Sometimes, this sort of ranking is sensible: we want doctors, engineers and rulers who are not stupid. But it has a dark side. As well as determining what a person can do, their intelligence – or putative lack of it – has been used to decide what others can do to them. Throughout Western history, those deemed less intelligent have, as a consequence of that judgment, been colonised, enslaved, sterilised and murdered (and indeed eaten, if we include non-human animals in our reckoning).

It’s an old, indeed an ancient, story. But the problem has taken an interesting 21st-century twist with the rise of Artificial Intelligence (AI)…

Go mental at “Intelligence: a history.”

Pair with Isaac Asimov’s lighter piece to the same point, “What is intelligence, anyway?

* Oscar Wilde

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As we celebrate variety, we might send thoughtful birthday greetings to Michel Eyquem de Montaigne; he was born on this date in 1533.  Best known during his lifetime as a statesman, Montaigne is remembered for popularizing the essay as a literary form.  His effortless merger of serious intellectual exercises with casual anecdotes and autobiography– and his massive volume Essais (translated literally as “Attempts” or “Trials”)– contain what are, to this day, some of the most widely-influential essays ever written.  Montaigne had a powerful impact on writers ever after, from Descartes, Pascal, and Rousseau, through Hazlitt, Emerson, and Nietzsche, to Zweig, Hoffer, and Asimov. Indeed, he’s believed to have been an influence on the later works of Shakespeare.

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Written by LW

February 28, 2017 at 1:01 am

“Pleasure in the job puts perfection in the work”*…

 

From Boing Boing.

* Aristotle

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As we revisit vocation, we might send thoughtful birthday greetings to Michel Eyquem de Montaigne; he was born on this date in 1533.  Best known during his lifetime as a statesman, Montaigne is remembered for popularizing the essay as a literary form.  His effortless merger of serious intellectual exercises with casual anecdotes and autobiography– and his massive volume Essais (translated literally as “Attempts” or “Trials”)– contain what are, to this day, some of the most widely influential essays ever written.  Montaigne had a powerful influence on writers ever after, from Descartes, Pascal, and Rousseau, through Hazlitt, Emerson, and Nietzsche, to Zweig, Hoffer, and Asimov. Indeed, he’s believed to have been an influence on the later works of Shakespeare.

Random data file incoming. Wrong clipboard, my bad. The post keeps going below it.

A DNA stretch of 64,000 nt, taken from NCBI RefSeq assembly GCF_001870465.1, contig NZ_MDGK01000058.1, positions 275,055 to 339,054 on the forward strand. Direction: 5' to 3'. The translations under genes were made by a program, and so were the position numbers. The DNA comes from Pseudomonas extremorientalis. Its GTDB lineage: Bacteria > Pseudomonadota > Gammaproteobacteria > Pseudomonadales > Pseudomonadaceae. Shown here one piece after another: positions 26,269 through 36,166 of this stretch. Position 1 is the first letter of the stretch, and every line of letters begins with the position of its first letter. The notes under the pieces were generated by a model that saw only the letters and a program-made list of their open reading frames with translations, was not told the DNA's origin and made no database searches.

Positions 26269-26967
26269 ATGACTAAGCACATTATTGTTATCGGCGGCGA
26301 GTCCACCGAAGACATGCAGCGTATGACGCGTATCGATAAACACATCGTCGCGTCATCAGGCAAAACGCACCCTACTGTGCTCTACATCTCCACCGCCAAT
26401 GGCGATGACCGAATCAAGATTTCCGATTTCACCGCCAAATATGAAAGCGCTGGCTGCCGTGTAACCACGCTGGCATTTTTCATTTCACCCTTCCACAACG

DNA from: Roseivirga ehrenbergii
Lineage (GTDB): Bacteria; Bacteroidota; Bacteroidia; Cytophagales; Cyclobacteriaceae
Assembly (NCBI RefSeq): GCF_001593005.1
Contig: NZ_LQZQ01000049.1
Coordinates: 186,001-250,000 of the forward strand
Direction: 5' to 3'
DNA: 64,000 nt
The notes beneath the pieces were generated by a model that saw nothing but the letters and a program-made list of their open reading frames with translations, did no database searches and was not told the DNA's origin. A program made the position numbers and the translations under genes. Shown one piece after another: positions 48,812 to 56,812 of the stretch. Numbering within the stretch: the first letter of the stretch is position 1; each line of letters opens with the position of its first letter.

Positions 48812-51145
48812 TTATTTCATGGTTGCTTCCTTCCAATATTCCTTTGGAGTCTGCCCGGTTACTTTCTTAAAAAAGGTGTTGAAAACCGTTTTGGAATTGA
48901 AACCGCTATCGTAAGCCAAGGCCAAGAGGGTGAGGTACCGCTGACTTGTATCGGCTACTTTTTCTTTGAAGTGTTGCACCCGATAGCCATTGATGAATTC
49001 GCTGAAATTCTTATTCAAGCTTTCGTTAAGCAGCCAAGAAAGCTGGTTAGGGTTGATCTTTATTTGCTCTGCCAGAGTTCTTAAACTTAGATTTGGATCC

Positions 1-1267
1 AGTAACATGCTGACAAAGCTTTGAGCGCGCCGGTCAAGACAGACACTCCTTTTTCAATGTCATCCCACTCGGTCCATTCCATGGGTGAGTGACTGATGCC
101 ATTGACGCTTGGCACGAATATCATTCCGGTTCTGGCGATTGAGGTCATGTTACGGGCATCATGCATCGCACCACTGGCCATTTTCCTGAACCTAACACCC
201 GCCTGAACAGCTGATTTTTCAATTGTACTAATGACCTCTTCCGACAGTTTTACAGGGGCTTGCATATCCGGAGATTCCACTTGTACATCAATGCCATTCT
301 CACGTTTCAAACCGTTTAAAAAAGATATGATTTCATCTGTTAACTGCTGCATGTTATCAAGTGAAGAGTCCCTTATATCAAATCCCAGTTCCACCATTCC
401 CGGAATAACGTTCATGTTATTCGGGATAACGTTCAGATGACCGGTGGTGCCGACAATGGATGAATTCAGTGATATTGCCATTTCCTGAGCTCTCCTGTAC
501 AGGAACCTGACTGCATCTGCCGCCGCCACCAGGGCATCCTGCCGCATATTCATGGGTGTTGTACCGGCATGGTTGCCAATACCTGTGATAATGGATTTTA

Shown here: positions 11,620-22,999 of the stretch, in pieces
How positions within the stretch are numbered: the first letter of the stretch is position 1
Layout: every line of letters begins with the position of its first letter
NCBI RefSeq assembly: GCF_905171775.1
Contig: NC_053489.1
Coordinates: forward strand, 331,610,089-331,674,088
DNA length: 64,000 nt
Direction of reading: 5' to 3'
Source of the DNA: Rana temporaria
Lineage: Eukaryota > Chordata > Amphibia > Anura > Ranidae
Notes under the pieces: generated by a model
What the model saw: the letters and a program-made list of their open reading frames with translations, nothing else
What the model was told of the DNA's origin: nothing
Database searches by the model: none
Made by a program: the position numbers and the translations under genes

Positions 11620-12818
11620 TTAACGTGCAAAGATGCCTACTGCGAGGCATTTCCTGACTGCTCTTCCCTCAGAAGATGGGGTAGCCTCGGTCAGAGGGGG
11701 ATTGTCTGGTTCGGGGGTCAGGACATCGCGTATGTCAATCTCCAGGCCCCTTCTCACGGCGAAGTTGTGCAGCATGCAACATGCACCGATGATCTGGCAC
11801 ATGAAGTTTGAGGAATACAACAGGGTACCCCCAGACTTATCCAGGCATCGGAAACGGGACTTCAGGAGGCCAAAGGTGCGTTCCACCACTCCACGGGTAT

source

Written by LW

February 28, 2015 at 1:01 am

“I had to walk fifteen miles to school barefoot in the snow! Uphill both ways!”*…

 

5-Hour Journey Into The Mountains On A 1ft Wide Path To Probably The Most Remote School In The World, Gulu, China

In fact, some schoolchildren do have to work really hard for their educations…

Kids Traverse 800m Steel Cable 400m Above The Rio Negro River, Colombia

More perilous paths at “25 Of The Most Dangerous And Unusual Journeys To School In The World.”

* Crotchety old man

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Lest we wonder if it’s worth it, we might spare a memorial moment for Michel Eyquem de Montaigne; he died on this date in 1592.  Best known during his lifetime as a statesman, Montaigne is remembered for popularizing the essay as a literary form.  His effortless merger of serious intellectual exercises with casual anecdotes and autobiography– and his massive volume Essais (translated literally as “Attempts” or “Trials”)– contain what are, to this day, some of the most widely influential essays ever written.  Montaigne had a powerful influence on writers ever after, from Descartes, Pascal, and Rousseau, through Hazlitt, Emerson, and Nietzsche, to Zweig, Hoffer, and Asimov. Indeed, he’s believed to have been an influence on the later works of Shakespeare.

 source

 

Written by LW

September 13, 2014 at 1:01 am